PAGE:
Honestly, I’m not entirely sure where Global Warning came from.  I never planned on writing an environmental science fiction. But I do love science fiction, so I guess it came from that.

Global Warning

Once you decided to publish, what was your process? Did you consider traditional publishing or did you always plan to self-publish?

Unless you are willing to get an agent, finding a publisher can be challenging. Many publishing houses won’t take unsolicited manuscripts or manuscripts not from an agent. When I was writing Esther A.D, I did some searching on the internet and found a subsidy publisher that was interested in publishing my book. Basically I paid them to publish and promote my book. I was not overly impressed with them, but I was excited because someone thought what I wrote was good enough to publish!

One of my friends is also an author, and she published through Amazon.  I spoke with her about her experience, and she had many positive things to say.  So when I was ready to publish a second book, I decided to go that way.

How has Amazon been different from the subsidy publisher? Have you liked working with them?

I am using Amazon’s Kindle Direct Publishing (KDP) services.  Basically, your book gets published as an ebook. Amazon also allows you to have the option of releasing your book as a paperback.

It’s a pretty neat service! They even have a cover creator, so if you are not very artistic, you can still get a decent looking cover. They do NOT provide an editing service.

KDP is interesting because they allow you to publish and only charge you if ebooks or paperbacks are ordered–and the charge comes out of the sale. Plus they tell you what it costs to make them.  For example: the cost to them for publishing one of my books is about $2.15. So when you go to set your price, they tell you that in order to cover printing and Amazon’s portion of the pie, you need to sell your book for around $3.60 to cover costs. So there is no up front cost like there is with a subsidy publisher.

Dislikes-you are on your own for publicizing and promoting your book.  Which can be challenging for someone who is more introverted like me.

I also have used Teachers Pay Teachers to “publish” some of the children’s plays I have written.  When I was teaching preschool and kindergarten, the children would put on a play at the end of the school year.  It was challenging to find a children’s play that was written to be performed BY children as opposed to FOR children, so I began writing simple plays for the children to perform. TPT is not for publishing books as much as it is a place where teachers can share the resources they have created with other teachers and be compensated for their efforts. Plus it’s nice to know that you are supporting the education community by buying and selling directly with other teachers. Downside-once again, how do you promote and publicize?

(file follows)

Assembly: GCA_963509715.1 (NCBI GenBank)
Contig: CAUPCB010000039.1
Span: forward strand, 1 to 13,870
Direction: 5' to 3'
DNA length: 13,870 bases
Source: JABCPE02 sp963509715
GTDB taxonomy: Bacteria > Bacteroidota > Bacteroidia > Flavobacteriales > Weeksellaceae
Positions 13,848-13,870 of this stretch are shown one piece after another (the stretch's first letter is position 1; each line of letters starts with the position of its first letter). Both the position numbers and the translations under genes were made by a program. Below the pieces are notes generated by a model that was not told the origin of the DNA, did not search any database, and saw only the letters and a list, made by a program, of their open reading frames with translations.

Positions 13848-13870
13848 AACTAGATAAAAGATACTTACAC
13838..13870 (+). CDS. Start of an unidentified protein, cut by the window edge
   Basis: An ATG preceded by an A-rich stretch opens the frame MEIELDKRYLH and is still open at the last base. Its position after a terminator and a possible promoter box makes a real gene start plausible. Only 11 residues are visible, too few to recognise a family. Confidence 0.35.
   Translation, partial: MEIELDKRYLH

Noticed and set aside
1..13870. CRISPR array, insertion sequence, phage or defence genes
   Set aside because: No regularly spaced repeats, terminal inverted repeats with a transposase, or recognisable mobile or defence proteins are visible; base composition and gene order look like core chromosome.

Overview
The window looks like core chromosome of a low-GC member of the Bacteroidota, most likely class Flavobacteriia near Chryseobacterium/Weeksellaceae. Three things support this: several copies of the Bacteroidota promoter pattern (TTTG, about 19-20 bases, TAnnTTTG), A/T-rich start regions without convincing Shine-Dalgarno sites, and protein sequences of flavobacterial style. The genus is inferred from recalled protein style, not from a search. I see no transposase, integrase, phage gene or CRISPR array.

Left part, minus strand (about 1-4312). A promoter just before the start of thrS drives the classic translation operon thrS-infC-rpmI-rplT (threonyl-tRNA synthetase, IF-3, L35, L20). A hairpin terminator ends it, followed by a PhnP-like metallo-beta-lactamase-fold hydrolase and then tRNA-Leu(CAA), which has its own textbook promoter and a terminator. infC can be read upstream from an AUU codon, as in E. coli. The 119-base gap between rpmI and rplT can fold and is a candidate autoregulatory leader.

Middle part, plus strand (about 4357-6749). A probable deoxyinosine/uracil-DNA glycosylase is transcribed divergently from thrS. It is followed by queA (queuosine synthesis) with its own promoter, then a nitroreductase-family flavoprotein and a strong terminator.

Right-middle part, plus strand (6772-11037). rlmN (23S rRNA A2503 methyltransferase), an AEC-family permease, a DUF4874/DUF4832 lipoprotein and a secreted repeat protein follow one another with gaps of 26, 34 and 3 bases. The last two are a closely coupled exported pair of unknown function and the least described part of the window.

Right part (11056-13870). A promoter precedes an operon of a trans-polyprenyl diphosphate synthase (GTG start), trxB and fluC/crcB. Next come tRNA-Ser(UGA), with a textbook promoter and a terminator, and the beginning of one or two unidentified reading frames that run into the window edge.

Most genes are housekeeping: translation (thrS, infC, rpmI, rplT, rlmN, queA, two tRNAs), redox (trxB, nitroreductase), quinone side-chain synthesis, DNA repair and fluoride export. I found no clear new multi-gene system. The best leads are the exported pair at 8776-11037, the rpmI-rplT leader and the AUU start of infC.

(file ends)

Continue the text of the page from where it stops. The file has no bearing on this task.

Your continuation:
Do you have any advice for authors looking into publication?

Research.  If you Google “The Writer’s Guide” you’ll get results for some books that may be helpful. Also if you decide to go with a subsidy publisher, see if they have Google reviews.  Check if they have a rating with the Better Business Bureau. See what other people have to say about them before committing.

Have your friends read your writings and be willing to listen to their feedback. If something doesn’t make sense to them, it’s not going to make sense to others either.

Consider getting an agent. I currently have not gone that route, but that’s partly because I consider myself an educator first and an author sixth or seventh. If you are seriously into writing, I would encourage you to at least speak with some agents and see what they could do for you.

Money depends on what path you are taking.  There are many companies out there that will publish your book for several hundred to even thousands of dollars, and provide a variety of services for that fee.  You have to decide what you are willing to invest into you book.

 Thanks so much for your time, Lydia!

Links to all of Lydia’s published works can be found at or .


Are you seeking publication? Where have your writing journeys led you?

Thanks for visiting!



On Baking, Butter, and a Shameless Deception


December is here, it’s officially Advent, and in my house that means baking season.

My cookbooks are filled with favorite cookie recipes from my mom, grandmas, in-laws, and friends. If I only make the essentials, I’ve got a half a dozen types to whip together in the next four weeks.

It gets a little crazy, and more than a little messy as the kids all pitch in to ‘help,’ but I love the memories wrapped up in the process: Grandma’s handwriting on a recipe card, the cookbook Mom assembled, the flavors of my childhood.

In a small way, dusting off the old recipes makes it feel as if the people who passed them on are part of the holidays.

The annual baking spree takes some preparation, of course. We stock up on all of the essentials. Flour, sugar, cocoa, and eggs are non-negotiable.

When we come to the dairy aisle, my internal debate begins.

Do I spring for the ridiculous amounts of butter my recipes require, or substitute a little bit of thrifty margarine? As a child of dairy country (who was also raised to spend as little as possible) it is a challenging decision.

When I visited my parents in November, we started talking about butter vs. margarine and they reminisced about when the decision was even more challenging – during the years when margarine was CONTRABAND.

Naturally, I had to do a little research.